5. Consider alternative solutions

Look into other cost-effective options, such as outsourcing specific project tasks or using off-the-shelf software instead of developing custom solutions. These alternatives may help you reduce costs while still meeting project objectives. Additionally, discuss creating a minimum viable product (MVP) with your client as an initial step. An MVP can provide a starting point for your project and can be built upon as more resources become available.

What do you do when a project goes over budget?

Despite taking precautions, cost overruns can still occur, but as the budget owner, it's crucial to act quickly and efficiently to address the situation.

Here are some tips to help you navigate a plan to get back on track:

  • Identify the root cause: What is the root cause of the budget overrun? Was it due to scope creep, unforeseen expenses, poor estimating, or other factors? Understanding the root cause first is needed to help explain and address the issue to the client.
  • Communicate with stakeholders: Communicate about the budget overage, the root cause, and the steps that will be taken to address the situation. This includes the project sponsor, project team, and other stakeholders impacted by the budget overage. Keeping it to yourself in hopes it will work itself out puts the trust in the relationship at risk.
  • Prioritize remaining work: Base this on its importance and potential impact on the project's success. Focus on delivering the most critical requirements within the remaining budget. Work with your stakeholders and team directly to build out this plan.
  • Adjust the budget: Adjust the budget to reflect the new situation. This may involve reducing the scope, increasing the budget, or finding other ways to address the budget overage.

With Float, you have a 360-degree view of your project and company resources, making it easier to identify areas where you can streamline tasks and assignments.

For example, suppose you need to add more resources to a particular project. In that case, Float provides you with a full view of the range of talent within your organization, their skills, and their available time. This feature is handy when you need to quickly identify who is available to assist with a particular task or project phase.

Float also allows you to view your entire project at a high level or focus on a particular phase to determine what tasks can be adjusted or reassigned to solve any unexpected issues that arise. This can be invaluable when navigating unforeseen problems that threaten to derail a project's budget.

By utilizing Float, project managers can keep a close eye on the budget and actual cost and adjust as needed to ensure that the project stays within budgetary constraints.



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Real-life example: What's managing a project budget really like?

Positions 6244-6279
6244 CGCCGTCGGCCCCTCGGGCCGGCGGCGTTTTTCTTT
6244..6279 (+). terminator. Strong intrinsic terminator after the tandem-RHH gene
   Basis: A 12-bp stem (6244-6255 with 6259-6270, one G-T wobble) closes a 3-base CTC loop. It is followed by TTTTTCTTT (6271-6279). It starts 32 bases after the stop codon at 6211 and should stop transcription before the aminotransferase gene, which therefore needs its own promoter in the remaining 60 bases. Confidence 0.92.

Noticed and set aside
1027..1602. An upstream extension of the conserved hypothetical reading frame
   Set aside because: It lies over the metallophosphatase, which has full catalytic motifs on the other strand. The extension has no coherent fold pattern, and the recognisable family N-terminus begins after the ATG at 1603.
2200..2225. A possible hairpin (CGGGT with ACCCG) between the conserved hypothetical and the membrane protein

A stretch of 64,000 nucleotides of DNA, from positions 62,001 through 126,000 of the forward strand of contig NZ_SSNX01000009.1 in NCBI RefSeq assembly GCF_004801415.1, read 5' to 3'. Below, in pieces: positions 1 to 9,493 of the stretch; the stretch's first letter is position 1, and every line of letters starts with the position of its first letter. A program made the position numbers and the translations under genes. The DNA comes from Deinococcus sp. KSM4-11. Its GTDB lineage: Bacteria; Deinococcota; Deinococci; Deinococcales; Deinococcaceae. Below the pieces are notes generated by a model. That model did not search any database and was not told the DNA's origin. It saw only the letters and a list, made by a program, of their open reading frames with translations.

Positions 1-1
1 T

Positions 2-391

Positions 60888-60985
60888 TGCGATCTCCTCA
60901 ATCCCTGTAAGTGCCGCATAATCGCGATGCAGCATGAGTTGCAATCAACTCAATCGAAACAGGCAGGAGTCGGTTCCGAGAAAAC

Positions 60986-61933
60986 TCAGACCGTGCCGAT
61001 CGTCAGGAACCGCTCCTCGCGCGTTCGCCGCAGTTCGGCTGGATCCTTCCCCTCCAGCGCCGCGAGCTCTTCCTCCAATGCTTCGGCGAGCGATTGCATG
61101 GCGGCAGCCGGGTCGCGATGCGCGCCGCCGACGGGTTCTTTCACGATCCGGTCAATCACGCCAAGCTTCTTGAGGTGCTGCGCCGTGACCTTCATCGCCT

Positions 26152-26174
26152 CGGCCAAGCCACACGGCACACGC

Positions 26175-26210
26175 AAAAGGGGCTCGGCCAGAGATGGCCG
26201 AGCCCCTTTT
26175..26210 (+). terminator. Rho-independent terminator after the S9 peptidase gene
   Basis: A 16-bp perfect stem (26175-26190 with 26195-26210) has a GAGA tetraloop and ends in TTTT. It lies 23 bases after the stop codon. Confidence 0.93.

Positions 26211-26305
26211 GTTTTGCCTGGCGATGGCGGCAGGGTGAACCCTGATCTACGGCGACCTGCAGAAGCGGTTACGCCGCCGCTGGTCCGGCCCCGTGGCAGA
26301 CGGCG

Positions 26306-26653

Project budget management is challenging, especially when unexpected issues and expenses arise. As a digital project manager, I've faced several situations where keeping the project within budget seemed like an uphill battle.

One project that comes to mind is developing a new app for a significant client. The client had ambitious goals, and the development team had to work quickly to deliver on those goals. Despite spending several weeks planning and developing a detailed project plan and budget, I was still concerned that unexpected expenses would arise.

Unfortunately, my fears were realized when the development team encountered several unexpected roadblocks that threatened to derail the project and blow the budget. Technical difficulties required additional work hours to resolve, and miscommunications with the client caused delays and confusion.

As the project manager, I knew I had to act quickly. I worked closely with the development team to identify areas where we could reduce costs without compromising the quality of the work. We looked for ways to streamline workflows, automate processes, and eliminate unnecessary steps to reduce the time and resources required.

Despite our best efforts, however, the project still went over budget. I knew I had to have a challenging conversation with the client, so I prepared a detailed report outlining the additional funding required, the underlying reasons, and the steps we had taken to keep costs under control. To my surprise, the client understood and appreciated my report's transparency and honesty. We worked together to identify ways to reduce costs in future project phases.

Meeting the challenge of managing project budgets

Managing a project budget can be daunting, but it's not impossible.

By understanding the root causes of potential overages and involving your team and clients in the planning process, you can proactively avoid unexpected issues and stay within budget constraints. Regular communication with your team and clients about the state of the budget is crucial for building trust and avoiding surprises down the line. Transparency along the way can also foster a more collaborative environment, where all parties work together to find solutions to any budget overages that may occur.

Remember to identify each potential project risk upfront and prioritize requirements based on their impact on the project's success. Utilize project planning tools like Float to get a full view of project phases, resources, and tasks and adjust the budget as needed.

Ultimately, managing a project budget requires a combination of skill, attention to detail, and a willingness to be flexible. With the right mindset and approach, you can successfully navigate the budgeting process and deliver a project that meets the expectations of everyone involved.